Too many green alternatives are only feasible for those who have money.
Think about it. Hybrid and electric cars are a far more environmentally friendly alternative, but unless you’ve got a pretty decent income, they are out of reach financially.
Ditto with solar panels.
Who hasn’t thought about trying to get off the grid a little? What with the rising Hydro costs, it’s a tempting carrot.
And don’t get us wrong, we think a new co-op for folks to be able to bulk buy solar panels is a fantastic idea that we hope is a huge success.
But bulk buy or not, the price is not going to be in the range that many in Cowichan can afford.
It’s that initial outlay of cash that is simply not there for many people with modest salaries who are also worrying about basic housing, transportation, food, retirement savings, etc.
This is where the whole green revolution kind of falls down.
Too many of us are just priced out of the market.
It’s not that these folks don’t care deeply about the environment and climate change and the inevitable day when the planet runs out of oil and gas supply.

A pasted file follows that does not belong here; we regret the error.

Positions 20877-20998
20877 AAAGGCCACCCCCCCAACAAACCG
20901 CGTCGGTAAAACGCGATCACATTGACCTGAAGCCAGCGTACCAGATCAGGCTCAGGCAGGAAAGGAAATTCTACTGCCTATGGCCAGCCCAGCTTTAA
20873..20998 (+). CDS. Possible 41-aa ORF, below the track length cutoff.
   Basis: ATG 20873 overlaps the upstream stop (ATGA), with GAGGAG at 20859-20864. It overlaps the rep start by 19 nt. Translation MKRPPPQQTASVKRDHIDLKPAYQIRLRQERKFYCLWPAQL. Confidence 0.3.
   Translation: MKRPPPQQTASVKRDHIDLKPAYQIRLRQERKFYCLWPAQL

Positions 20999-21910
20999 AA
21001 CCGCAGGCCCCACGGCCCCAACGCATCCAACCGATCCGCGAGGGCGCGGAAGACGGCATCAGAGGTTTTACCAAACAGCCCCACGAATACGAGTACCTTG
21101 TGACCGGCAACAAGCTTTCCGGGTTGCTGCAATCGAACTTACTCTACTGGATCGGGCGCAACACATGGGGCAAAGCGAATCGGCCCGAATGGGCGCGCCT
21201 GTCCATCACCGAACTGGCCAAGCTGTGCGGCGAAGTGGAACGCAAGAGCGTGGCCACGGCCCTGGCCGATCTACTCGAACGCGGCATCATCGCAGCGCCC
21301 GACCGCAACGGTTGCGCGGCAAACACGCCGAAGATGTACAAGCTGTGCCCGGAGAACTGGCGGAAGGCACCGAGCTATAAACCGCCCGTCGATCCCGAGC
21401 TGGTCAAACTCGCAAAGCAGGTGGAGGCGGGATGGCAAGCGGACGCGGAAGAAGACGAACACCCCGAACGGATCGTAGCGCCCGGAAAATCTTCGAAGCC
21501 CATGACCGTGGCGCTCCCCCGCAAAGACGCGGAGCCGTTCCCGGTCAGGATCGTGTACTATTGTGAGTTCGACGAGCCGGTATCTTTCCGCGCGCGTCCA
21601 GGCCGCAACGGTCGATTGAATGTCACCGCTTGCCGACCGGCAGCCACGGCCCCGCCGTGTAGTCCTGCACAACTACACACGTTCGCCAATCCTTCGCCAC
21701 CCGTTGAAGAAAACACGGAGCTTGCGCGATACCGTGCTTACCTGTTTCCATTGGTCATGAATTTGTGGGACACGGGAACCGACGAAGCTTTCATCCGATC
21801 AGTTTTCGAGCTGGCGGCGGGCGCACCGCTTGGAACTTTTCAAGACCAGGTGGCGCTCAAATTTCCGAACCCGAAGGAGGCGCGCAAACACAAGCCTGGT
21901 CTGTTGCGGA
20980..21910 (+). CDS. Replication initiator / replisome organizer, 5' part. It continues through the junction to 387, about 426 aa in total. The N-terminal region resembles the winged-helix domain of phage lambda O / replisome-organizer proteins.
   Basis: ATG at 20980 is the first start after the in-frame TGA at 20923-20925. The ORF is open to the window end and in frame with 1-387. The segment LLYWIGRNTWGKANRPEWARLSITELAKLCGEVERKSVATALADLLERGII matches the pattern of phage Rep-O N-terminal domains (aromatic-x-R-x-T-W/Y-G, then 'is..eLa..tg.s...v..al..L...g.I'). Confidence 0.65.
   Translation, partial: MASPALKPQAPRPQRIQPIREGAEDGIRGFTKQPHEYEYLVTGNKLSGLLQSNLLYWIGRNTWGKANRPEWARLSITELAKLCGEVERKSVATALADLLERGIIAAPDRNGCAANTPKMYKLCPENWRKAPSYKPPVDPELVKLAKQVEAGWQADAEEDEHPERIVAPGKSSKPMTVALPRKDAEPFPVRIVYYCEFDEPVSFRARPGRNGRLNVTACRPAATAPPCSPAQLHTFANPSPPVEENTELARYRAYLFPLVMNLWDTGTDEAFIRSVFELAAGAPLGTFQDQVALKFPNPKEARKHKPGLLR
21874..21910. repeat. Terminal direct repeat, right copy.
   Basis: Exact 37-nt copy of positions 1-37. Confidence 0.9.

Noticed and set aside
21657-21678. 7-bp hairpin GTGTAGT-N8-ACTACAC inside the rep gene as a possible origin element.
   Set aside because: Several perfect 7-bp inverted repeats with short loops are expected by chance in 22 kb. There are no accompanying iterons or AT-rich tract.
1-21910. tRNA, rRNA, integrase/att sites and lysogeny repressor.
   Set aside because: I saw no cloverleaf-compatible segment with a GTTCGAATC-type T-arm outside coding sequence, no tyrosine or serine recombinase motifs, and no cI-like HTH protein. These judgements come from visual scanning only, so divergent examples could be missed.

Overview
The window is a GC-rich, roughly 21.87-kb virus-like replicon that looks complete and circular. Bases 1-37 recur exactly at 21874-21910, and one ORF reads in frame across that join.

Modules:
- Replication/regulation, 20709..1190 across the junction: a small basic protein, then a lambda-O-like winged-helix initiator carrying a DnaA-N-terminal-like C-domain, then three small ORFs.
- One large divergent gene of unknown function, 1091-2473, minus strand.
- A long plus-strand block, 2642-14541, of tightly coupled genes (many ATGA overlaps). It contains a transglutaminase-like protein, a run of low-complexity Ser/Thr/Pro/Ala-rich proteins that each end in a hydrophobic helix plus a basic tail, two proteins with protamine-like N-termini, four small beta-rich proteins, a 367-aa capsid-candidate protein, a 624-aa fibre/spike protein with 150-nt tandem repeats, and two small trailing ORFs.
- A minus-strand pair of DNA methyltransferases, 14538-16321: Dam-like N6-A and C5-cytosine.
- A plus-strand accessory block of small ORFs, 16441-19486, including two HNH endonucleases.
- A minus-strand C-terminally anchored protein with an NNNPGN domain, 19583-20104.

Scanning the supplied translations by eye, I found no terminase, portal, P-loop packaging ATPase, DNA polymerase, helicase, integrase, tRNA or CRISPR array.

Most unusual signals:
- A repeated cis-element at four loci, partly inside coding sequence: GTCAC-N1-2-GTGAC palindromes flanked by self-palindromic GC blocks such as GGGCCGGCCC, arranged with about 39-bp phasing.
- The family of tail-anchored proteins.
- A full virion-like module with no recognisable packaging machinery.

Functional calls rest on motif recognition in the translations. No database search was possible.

There’s just not anything they can do to avail themselves of the latest technologies.
That’s not to say that the less wealthy among us are doing nothing.
After all, these are the folks who you are more likely to see riding the bus. Many plant vegetable gardens to help with the cost of food.
But something needs to be done about making green advances something we can all participate in if we, as a collective society, are serious about changing our ways so we don’t kill our planet.
We can’t wait forever for the prices on these technologies to come down on their own.
That’s where something such as our municipalities building solar facilities that can provide power to residents at a competitive cost is a good idea. It’s something we can collectively afford perhaps, that maybe individually we cannot.
Though experience in the U.S. has recently shown that there are issues with big solar farms frying birds, solar is one of the most promising technologies for the future.
And we think the more solar panels going up on individual roofs the better. There’s no reason not to spread out energy production, which would actually avoid the issues large-scale production is facing.
There’s also the possibility of producing enough energy that you can end up selling some of it back to the grid, actually making money off of your solar panel investment.
But we must all be able to participate.
Going green can’t just be a choice available for the wealthy, or we will collectively fail to achieve any measurable success.